Treaty Series No. 850
Arbitration Treaty Between the United States of America and Egypt, Signed at Washington, August 27, 19293
The President of the United States of America and His Majesty the King of Egypt
Determined to prevent so far as in their power lies any interruption in the peaceful relations now happily existing between the two nations;
Desirous of reaffirming their adherence to the policy of submitting to impartial decision all justiciable controversies that may arise between them; and[Page 933]
Eager by their example not only to demonstrate their condemnation of war as an instrument of national policy in their mutual relations, but also to hasten the time when the perfection of international arrangements for the pacific settlement of international disputes shall have eliminated forever the possibility of war among any of the Powers of the world;
Have decided to conclude a treaty of arbitration and for that purpose they have appointed as their respective Plenipotentiaries
- The President of the United States of America:
- Henry L. Stimson, Secretary of State of the United States of America;
- His Majesty the King of Egypt:
- His Excellency, Mahmoud Samy Pasha, His Envoy Extraordinary and Minister Plenipotentiary near the Government of the United States of America, Grand Officer of the Order of the Nile;
who, having communicated to each other their full powers found in good and due form, have agreed upon the following articles:
All differences relating to international matters in which the High Contracting Parties are concerned by virtue of a claim of right made by one against the other under treaty or otherwise, which it has not been possible to adjust by diplomacy, which have not been adjusted as a result of reference to an appropriate commission of conciliation, and which are justiciable in their nature by reason of being susceptible of decision by the application of the principles of law or equity, shall be submitted to the Permanent Court of Arbitration established at The Hague by the Convention of October 18, 1907, or to some other competent tribunal, as shall be decided in each case by a special signed agreement, which special agreement shall provide for the organization of such tribunal if necessary, define its powers, state the question or questions at issue, and settle the terms of reference.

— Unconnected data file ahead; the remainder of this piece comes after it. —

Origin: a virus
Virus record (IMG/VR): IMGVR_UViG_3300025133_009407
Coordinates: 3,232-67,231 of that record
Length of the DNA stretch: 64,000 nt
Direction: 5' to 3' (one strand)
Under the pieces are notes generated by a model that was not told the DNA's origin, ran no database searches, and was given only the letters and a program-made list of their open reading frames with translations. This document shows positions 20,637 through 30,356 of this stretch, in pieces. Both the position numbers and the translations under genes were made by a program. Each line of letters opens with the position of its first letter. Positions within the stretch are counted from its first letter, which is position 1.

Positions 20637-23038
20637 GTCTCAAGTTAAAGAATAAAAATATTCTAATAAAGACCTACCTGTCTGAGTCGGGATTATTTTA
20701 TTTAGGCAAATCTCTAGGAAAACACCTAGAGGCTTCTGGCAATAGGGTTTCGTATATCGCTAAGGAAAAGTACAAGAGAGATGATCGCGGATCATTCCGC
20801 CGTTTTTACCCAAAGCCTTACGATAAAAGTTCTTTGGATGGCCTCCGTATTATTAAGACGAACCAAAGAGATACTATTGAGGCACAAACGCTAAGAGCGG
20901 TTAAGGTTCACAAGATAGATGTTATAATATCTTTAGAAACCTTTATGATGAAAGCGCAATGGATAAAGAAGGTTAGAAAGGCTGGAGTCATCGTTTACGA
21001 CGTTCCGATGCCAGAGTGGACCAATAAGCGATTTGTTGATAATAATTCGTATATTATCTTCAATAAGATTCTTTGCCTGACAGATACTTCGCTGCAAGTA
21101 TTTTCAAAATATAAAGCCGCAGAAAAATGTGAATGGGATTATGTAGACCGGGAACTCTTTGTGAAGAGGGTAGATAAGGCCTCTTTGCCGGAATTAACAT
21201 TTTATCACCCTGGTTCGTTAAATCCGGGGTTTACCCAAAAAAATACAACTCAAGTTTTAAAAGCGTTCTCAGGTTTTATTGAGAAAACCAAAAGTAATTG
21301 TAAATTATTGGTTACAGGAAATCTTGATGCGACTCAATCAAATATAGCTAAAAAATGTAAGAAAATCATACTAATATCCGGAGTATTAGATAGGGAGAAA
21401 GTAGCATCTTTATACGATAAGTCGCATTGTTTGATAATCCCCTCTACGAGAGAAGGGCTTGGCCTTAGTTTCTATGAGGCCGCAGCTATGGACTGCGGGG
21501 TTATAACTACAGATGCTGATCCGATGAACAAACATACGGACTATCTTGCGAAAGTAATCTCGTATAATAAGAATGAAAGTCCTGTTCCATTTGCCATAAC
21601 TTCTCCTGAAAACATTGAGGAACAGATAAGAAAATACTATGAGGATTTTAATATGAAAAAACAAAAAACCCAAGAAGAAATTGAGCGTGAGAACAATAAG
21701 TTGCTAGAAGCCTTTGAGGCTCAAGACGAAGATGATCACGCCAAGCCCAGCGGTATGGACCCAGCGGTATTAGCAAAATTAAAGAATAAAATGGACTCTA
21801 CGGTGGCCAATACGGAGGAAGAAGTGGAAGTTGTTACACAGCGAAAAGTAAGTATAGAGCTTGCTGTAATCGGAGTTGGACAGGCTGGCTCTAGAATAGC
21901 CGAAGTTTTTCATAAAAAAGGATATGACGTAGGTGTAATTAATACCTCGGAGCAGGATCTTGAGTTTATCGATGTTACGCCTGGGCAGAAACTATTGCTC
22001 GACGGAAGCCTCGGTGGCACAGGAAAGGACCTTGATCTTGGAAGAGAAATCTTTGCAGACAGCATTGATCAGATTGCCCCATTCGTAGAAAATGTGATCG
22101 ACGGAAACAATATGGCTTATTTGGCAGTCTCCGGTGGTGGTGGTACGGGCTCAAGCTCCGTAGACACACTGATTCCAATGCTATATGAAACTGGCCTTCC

The special agreement in each case shall be made on the part of the United States of America by the President of the United States of America by and with the advice and consent of the Senate thereof, and on the part of Egypt in accordance with its constitutional laws.
The provisions of this treaty shall not be invoked in respect of any dispute the subject matter of which
- is within the domestic jurisdiction of either of the High Contracting Parties,
- involves the interests of third Parties,
- depends upon or involves the maintenance of the traditional attitude of the United States concerning American questions, commonly described as the Monroe Doctrine.
The present treaty shall be ratified by the President of the United States of America by and with the advice and consent of the Senate thereof, and by Egypt in accordance with its constitutional laws.
The ratifications shall be exchanged at Washington as soon as possible, and the treaty shall take effect on the date of the exchange of the ratifications. It shall thereafter remain in force continuously unless and until terminated by one year’s written notice given by either High Contracting Party to the other.
In faith whereof the respective Plenipotentiaries have signed this treaty in duplicate, and hereunto affixed their seals.
- Ratification advised by the Senate, January 20 (legislative day of January 6), 1930; ratified by the President, January 23, 1930; ratified by Egypt, Jane 25, 1932; ratifications exchanged at Washington, August 24, 1932; proclaimed by the President, August 25, 1932.↩